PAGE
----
BIG tax cuts! That is the anthem of Trump’s mortgage plan for affordable housing. His appointed Secretary of Treasury Steven Mnuchin announced a cap on mortgage interest deductions that will overall benefit the wealthy more than the intended middle class.
Ironically, this plan will cost the United States $96 million, paid for by foregone taxes. The deduction, modeled after Ronald Reagan’s 1983 “tax overhaul”, would endow homeowners to remove interest paid on their mortgages from their income. This popular proposal continues to remain untouched by any revisions, though changes were proposed by Republican House Speaker Paul Ryan. This plan would limit incentives for people to buy homes.
If homeowners itemize their deduction on their home for tax breaks, it becomes more profitable to instead take the standard deduction. Simplified: there is more incentive to rent than buy. However, there is an incentive to buy bigger for those who already spend a lot on housing. Properties will become cheaper such as in New York or San Francisco with a decrease in housing prices due to a lack of buyers.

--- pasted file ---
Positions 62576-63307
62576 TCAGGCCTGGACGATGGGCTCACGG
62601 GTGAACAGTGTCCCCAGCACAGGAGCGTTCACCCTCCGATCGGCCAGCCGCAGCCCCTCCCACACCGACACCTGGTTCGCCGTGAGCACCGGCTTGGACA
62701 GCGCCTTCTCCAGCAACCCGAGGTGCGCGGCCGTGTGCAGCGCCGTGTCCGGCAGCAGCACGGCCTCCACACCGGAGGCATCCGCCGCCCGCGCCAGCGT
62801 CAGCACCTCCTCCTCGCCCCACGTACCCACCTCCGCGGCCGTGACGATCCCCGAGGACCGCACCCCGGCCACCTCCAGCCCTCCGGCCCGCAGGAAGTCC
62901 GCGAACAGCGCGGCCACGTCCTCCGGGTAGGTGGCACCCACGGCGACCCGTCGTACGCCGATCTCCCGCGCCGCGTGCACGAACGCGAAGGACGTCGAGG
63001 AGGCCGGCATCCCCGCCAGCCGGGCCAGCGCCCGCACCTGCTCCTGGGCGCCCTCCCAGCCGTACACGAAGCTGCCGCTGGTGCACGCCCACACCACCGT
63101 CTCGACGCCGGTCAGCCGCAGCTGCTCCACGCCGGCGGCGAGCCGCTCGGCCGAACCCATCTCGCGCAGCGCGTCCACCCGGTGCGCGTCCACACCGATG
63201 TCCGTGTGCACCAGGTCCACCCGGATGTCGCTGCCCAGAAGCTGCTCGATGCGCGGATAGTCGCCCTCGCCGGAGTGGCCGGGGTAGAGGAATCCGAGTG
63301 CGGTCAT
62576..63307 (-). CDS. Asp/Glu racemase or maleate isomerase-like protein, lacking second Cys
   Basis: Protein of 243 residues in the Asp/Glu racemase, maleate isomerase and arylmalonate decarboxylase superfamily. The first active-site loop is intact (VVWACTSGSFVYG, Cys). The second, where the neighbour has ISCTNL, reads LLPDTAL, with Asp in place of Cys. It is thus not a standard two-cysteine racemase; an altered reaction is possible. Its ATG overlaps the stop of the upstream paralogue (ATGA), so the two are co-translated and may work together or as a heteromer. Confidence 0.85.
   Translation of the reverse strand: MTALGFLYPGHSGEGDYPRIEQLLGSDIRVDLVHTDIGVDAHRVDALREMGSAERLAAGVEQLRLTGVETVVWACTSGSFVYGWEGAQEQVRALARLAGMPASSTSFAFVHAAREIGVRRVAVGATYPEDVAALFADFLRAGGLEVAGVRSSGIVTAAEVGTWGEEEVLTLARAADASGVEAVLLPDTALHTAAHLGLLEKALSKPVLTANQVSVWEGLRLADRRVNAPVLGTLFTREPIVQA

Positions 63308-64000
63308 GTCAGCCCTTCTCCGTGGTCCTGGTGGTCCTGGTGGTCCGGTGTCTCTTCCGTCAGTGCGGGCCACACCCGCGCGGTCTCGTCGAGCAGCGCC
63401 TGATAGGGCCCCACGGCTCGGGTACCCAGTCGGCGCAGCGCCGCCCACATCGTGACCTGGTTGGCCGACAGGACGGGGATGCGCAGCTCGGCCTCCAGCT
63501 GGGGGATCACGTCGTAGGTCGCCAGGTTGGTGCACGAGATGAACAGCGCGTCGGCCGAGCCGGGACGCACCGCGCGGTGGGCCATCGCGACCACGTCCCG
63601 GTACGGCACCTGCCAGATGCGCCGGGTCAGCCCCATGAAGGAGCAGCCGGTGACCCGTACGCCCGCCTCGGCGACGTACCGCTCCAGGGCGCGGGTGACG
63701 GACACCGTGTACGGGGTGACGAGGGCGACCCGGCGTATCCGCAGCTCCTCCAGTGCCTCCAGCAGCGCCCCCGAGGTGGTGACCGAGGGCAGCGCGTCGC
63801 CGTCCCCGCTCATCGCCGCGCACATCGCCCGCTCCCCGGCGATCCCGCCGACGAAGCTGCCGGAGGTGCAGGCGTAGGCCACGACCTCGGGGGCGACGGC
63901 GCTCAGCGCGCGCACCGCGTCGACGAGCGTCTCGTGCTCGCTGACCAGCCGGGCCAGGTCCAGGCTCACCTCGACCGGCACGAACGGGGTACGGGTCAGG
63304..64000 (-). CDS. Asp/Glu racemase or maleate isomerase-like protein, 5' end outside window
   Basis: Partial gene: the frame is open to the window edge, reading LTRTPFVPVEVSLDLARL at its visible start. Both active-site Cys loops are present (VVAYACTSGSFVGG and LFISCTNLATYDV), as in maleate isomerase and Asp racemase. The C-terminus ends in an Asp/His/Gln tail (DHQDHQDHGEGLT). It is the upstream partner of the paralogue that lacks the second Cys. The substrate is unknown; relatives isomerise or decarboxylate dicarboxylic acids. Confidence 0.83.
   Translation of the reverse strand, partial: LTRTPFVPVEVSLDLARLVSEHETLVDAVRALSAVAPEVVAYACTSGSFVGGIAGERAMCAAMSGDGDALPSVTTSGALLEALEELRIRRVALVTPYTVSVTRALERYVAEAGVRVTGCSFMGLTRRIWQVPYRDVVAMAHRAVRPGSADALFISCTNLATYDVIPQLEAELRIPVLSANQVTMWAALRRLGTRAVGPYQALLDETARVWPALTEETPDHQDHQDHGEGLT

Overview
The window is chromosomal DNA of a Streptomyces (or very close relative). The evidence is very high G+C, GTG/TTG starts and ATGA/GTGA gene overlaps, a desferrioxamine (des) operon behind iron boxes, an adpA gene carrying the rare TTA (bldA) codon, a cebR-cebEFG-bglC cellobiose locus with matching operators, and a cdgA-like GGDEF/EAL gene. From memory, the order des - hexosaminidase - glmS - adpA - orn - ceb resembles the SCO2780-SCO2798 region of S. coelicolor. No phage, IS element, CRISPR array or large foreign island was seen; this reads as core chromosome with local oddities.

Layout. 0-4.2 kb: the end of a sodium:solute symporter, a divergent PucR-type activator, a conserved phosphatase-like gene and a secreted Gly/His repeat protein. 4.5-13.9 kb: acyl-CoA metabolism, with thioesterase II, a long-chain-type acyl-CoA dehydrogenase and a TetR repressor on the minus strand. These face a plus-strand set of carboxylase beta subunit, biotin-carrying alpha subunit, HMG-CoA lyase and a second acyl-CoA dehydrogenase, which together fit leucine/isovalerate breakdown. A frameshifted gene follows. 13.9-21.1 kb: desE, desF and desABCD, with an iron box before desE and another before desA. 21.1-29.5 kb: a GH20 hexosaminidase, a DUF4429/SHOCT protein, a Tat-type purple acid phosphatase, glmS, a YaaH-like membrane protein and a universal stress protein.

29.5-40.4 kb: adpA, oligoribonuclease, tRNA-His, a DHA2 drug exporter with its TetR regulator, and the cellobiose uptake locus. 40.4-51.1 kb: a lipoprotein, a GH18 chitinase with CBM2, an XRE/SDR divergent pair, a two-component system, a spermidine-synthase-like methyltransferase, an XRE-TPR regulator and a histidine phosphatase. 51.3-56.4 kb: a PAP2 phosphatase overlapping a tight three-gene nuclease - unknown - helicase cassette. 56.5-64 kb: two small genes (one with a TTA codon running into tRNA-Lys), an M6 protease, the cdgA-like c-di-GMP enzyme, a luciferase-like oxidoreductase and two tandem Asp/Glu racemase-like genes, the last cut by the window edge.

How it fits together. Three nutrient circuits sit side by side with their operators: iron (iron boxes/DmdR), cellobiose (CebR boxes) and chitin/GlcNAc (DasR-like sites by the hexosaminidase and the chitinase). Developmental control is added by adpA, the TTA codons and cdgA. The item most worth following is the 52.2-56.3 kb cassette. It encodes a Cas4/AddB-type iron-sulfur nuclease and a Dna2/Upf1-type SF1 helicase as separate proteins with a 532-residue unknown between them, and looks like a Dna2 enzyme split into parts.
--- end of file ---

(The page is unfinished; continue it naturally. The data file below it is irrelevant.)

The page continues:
These tax deductions will also affect the middle class by actually making their taxes higher. On analysis conducted said that Trump’s plan would eliminate individual exemptions and remove the “head of the household” tax filing status. This would affect families and especially single parents the most by increasing their taxes. The Trump administration declared they don’t believe in this analysis conducted by Lily Batchelder of the New York University School of Law.
To the wealthy, in this plan they would need to claim less for tax deductions. Donating large sums to charities can constitute a tax break for most philanthropists, but Trump’s plan would take away the incentive other than goodwill.
His plan still remains vague, but with the proposals he announced, there could be a lot of changes to the housing market in the next four years.